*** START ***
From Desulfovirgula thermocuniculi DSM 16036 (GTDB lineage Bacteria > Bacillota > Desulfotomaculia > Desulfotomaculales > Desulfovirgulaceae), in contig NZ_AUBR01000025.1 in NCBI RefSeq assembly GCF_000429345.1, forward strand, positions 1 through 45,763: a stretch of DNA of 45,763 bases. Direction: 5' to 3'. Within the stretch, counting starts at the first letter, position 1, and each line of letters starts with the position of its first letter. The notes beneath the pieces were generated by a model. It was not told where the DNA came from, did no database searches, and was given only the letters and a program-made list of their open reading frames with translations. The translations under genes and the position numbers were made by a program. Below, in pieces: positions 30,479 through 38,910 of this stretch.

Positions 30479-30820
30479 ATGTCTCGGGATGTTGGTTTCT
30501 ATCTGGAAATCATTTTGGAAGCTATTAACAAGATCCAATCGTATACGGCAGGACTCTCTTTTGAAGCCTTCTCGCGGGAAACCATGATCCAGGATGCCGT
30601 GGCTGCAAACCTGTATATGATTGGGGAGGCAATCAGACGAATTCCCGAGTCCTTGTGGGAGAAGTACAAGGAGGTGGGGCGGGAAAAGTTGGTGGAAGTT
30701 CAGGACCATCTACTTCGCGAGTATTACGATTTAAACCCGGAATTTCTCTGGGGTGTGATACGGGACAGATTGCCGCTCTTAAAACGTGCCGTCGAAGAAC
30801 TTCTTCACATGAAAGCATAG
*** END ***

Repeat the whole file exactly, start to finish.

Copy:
From Desulfovirgula thermocuniculi DSM 16036 (GTDB lineage Bacteria > Bacillota > Desulfotomaculia > Desulfotomaculales > Desulfovirgulaceae), in contig NZ_AUBR01000025.1 in NCBI RefSeq assembly GCF_000429345.1, forward strand, positions 1 through 45,763: a stretch of DNA of 45,763 bases. Direction: 5' to 3'. Within the stretch, counting starts at the first letter, position 1, and each line of letters starts with the position of its first letter. The notes beneath the pieces were generated by a model. It was not told where the DNA came from, did no database searches, and was given only the letters and a program-made list of their open reading frames with translations. The translations under genes and the position numbers were made by a program. Below, in pieces: positions 30,479 through 38,910 of this stretch.

Positions 30479-30820
30479 ATGTCTCGGGATGTTGGTTTCT
30501 ATCTGGAAATCATTTTGGAAGCTATTAACAAGATCCAATCGTATACGGCAGGACTCTCTTTTGAAGCCTTCTCGCGGGAAACCATGATCCAGGATGCCGT
30601 GGCTGCAAACCTGTATATGATTGGGGAGGCAATCAGACGAATTCCCGAGTCCTTGTGGGAGAAGTACAAGGAGGTGGGGCGGGAAAAGTTGGTGGAAGTT
30701 CAGGACCATCTACTTCGCGAGTATTACGATTTAAACCCGGAATTTCTCTGGGGTGTGATACGGGACAGATTGCCGCTCTTAAAACGTGCCGTCGAAGAAC
30801 TTCTTCACATGAAAGCATAG